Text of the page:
In Fortran and some other languages, you can write exp(x)
whether x is a scalar or an array. In Julia, you need to write exp.(x)
if x is an array. What is the benefit of requiring the dot?
There are plenty of functions that would be ambiguous, such as multiplication between two matrices of the same shape â do you want that to be matrix multiplication or elementwise? You need both for e.g. convolutional neural networks. Languages like Python with numpy generally make those choices on an adhoc basis, and avoid ambiguity by assigning multiple operators or just not letting you broadcast most functions.
Julia gives you the ability to broadcast any function, and has the programmer explicitly specify when you want to broadcast in order to resolve the ambiguity.
ETA: making broadcasting part of the syntax also allows certain optimizations, check out More Dots: Syntactic Loop Fusion in Julia
There is a well defined function usually called âexponentialâ of a matrix. It is not equal generally to the exponential of each element of the matrix. You can see this:
julia> a = rand(10,10)
julia> exp(a) == exp.(a)
false
If exp(a)
did the exponential of every element of the matrix, how would you express the matrix exponentiation? You would then have to define some mat_exp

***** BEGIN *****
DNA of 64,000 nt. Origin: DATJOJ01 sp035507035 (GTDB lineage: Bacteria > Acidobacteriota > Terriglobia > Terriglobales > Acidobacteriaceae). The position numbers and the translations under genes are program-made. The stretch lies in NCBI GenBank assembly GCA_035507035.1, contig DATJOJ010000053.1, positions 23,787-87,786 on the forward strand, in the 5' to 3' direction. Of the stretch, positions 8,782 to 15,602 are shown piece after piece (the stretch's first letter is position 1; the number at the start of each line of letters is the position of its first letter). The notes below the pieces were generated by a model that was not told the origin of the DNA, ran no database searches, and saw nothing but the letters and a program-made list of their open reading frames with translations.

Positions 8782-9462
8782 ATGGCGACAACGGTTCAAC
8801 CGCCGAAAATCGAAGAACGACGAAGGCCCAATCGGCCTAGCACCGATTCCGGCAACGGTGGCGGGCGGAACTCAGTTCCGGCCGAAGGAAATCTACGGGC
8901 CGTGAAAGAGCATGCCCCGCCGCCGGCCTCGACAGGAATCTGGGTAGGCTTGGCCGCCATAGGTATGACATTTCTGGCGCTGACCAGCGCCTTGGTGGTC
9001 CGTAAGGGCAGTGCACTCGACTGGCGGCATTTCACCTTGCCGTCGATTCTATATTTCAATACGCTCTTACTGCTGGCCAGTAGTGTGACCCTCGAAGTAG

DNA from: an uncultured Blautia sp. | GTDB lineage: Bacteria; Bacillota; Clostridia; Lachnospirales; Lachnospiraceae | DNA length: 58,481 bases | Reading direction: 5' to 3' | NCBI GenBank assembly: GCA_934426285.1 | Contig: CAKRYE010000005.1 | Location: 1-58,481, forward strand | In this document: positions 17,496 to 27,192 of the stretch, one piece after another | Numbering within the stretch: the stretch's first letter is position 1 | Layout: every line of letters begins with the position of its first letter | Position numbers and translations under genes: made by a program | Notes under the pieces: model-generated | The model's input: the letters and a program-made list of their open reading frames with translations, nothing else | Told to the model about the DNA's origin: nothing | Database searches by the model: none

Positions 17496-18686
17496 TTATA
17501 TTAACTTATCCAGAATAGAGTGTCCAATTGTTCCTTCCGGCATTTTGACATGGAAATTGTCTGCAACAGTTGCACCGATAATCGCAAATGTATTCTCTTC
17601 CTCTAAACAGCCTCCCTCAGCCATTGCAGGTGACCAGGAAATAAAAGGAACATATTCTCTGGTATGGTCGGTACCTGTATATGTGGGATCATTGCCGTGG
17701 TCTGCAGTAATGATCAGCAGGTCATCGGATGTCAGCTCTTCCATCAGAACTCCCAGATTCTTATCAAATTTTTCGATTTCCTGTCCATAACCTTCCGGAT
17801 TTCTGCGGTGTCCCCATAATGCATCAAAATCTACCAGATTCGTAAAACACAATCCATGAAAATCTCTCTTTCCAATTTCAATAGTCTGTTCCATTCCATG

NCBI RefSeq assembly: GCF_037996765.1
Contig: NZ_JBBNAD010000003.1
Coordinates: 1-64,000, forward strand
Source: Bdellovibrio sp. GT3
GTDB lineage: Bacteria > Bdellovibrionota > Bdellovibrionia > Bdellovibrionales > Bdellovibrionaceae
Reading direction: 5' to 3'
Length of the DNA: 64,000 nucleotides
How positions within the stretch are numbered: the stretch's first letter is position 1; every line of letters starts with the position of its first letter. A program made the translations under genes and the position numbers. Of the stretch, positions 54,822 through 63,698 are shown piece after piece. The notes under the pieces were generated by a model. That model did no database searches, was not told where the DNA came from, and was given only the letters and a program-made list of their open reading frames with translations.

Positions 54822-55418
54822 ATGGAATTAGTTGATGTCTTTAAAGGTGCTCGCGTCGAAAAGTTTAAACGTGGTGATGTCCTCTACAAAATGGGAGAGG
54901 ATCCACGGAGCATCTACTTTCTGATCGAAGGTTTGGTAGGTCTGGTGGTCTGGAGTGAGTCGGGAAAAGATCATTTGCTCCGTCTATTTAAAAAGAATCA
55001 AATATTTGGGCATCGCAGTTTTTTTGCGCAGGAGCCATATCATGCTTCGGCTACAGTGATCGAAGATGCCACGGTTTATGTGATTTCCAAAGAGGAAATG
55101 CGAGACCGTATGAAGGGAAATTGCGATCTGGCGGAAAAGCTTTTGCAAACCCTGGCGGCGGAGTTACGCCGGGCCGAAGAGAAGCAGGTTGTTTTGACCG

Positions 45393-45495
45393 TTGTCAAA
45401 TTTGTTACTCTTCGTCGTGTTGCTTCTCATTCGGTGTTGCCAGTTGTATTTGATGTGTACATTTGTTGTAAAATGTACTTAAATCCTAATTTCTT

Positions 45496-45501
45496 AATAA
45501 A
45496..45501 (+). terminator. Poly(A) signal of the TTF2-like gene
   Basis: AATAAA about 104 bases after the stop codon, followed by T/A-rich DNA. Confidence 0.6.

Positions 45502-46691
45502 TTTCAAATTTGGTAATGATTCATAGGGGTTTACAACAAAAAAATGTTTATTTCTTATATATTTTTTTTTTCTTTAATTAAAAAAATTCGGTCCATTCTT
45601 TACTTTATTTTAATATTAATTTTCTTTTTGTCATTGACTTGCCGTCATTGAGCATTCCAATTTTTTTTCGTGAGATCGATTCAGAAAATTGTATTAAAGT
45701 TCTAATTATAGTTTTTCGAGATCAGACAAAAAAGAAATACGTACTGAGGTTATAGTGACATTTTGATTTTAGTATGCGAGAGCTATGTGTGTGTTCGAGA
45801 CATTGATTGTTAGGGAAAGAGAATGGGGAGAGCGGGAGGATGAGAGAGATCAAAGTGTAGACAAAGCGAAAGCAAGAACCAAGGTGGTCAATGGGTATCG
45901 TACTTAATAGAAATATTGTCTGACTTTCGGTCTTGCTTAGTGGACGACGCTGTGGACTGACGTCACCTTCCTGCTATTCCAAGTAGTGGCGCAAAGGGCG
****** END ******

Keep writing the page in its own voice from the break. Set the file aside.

which would lose many of the advantages that multiple dispatch brings us.
Oh! @Satvik is a much faster typer!
I would say that this kind of disambiguation is a useful side effect of requiring dots for broadcasting functions like exp
, but it was not the primary motivation. The primary motivations were:

You want the caller to decide what functions to apply elementwise, and it should work for any function. The function implementor should not need to decide this in advance, as explained here.

Having the caller indicate elementwise functions syntactically allows us to guarantee that nested elementwise calls are âfusedâ into a single loop without temporary arrays, as explained here. This is not a mere microoptimizationâfusion can have orderofmagnitude effects on performance and memory usage.
In early versions of Julia , functions like exp
and sqrt
did operate elementwise on array arguments, and we had separate functions expm
and sqrtm
for the âmatrix algebraâ versions (similar to Matlab and Numpy). After dot broadcasting was introduced in Julia 0.6, the latter functions could be renamed to exp
and sqrt
as a happy side effect.
Canât overstate how much how a great decision that was. Iâm regularly amazed when writing plot(some_complicated_function.(1:N)). In Matlab I had to constantly worry about the shape of the input to a function whenever I thought I could want to apply it elementwise later.